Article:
An experimental airplane powered solely by energy from the sun departed from Tulsa, Oklahoma early Saturday, 21 May, on the 12th leg of a historic bid by its pilots and developers to fly around the globe without using a drop of fuel. The single-seat Solar Impulse 2 aircraft took off from Tulsa International Airport in Oklahoma at 4:22am local time (9.22am GMT) en route to Dayton, Ohio.

The long hours required for covering relatively short distances, like its previous 18-hour flight from Phoenix, shows how slowly the plane flies compared with conventional aircraft.

With a wingspan exceeding that of a Boeing 747 but an ultra-light carbon fibre skin and overall weight of a car, the Solar Impulse cruises at speeds ranging from 34-62 miles per hour (55-100 km/h).

The four engines of the propeller-driven aircraft are powered exclusively by energy collected from more than 17,000 solar cells built into its wings. Excess energy is stored in four batteries during daylight hours to keep the plane flying after dark.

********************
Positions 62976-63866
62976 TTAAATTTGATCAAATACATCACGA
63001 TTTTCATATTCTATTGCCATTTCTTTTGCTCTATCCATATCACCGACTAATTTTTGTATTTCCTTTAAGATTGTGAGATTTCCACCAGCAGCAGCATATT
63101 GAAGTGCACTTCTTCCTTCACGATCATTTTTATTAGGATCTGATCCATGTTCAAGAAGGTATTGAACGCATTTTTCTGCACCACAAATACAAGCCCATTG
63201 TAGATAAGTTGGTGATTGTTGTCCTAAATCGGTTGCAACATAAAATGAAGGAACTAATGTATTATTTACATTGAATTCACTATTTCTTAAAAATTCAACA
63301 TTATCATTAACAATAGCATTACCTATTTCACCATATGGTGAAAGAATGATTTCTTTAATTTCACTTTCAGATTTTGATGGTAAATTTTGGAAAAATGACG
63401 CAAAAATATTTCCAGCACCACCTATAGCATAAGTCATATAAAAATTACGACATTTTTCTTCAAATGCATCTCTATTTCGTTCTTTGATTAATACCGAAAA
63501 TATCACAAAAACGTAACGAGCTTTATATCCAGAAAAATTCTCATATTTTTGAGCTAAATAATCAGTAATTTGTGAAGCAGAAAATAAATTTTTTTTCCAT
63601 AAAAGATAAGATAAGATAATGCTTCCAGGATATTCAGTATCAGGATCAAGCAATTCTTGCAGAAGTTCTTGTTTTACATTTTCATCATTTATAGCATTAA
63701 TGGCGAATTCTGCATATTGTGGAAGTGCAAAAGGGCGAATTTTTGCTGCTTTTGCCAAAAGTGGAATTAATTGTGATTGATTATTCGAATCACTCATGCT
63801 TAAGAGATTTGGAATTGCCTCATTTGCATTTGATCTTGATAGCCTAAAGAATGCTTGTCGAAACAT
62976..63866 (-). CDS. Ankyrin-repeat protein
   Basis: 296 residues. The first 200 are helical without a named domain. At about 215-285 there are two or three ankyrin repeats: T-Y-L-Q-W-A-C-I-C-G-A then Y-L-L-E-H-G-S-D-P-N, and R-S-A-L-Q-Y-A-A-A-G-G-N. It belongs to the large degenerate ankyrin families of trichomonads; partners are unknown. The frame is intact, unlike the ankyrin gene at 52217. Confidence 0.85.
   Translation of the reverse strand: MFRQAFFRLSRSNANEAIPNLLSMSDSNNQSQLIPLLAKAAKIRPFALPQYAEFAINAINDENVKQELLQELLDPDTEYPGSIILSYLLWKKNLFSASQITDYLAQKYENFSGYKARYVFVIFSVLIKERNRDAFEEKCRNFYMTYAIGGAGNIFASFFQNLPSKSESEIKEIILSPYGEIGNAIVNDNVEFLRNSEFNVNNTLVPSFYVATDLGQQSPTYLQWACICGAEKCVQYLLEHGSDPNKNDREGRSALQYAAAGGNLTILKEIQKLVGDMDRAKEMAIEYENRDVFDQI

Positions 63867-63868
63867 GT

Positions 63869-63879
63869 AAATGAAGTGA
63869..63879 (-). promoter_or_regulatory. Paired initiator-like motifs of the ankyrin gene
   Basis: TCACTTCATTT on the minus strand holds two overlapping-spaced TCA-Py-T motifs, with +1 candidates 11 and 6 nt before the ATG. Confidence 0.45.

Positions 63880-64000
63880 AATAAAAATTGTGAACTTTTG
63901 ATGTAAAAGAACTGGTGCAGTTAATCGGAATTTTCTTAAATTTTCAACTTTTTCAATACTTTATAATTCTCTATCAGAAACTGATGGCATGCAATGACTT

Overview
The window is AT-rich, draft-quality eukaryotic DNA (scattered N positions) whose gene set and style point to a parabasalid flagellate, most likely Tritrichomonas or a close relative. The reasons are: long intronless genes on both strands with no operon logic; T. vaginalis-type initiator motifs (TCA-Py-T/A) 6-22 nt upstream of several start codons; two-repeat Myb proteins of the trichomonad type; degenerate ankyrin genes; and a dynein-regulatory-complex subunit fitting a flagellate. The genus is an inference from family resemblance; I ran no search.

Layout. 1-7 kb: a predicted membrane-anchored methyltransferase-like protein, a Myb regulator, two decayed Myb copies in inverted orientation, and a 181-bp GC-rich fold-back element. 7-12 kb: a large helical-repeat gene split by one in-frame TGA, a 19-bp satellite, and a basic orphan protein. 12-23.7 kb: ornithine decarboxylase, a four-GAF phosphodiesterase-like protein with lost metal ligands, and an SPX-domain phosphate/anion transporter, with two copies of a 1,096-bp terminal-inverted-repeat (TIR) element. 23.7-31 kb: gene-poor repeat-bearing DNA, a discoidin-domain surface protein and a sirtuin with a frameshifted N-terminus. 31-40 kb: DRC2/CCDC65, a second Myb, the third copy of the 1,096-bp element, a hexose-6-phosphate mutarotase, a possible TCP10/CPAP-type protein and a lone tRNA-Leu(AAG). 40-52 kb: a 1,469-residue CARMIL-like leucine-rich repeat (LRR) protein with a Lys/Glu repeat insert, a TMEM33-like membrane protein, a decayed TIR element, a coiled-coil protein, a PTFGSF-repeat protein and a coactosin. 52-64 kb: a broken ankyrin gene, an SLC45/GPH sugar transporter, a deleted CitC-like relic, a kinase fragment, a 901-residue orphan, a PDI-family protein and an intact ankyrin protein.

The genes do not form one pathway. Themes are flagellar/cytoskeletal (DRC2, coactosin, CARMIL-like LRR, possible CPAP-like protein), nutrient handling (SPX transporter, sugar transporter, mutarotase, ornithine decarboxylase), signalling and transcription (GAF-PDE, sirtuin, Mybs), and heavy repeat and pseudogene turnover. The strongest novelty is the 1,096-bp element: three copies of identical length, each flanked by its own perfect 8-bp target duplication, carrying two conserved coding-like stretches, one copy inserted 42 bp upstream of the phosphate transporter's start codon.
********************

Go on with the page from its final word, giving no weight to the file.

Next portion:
The plane can climb to 28,000 ft (8,500 m) but generally flies at lower altitudes at night to conserve energy.

Piccard and Andre Borschberg have been taking turns piloting the plane on each leg of the journey. Both men have trained to stay alert for long stretches of time by practising meditation and hypnosis.

The Swiss team's ultimate goal is to achieve the first round-the-world solar-powered flight, part of its campaign to bolster support for clean-energy technologies.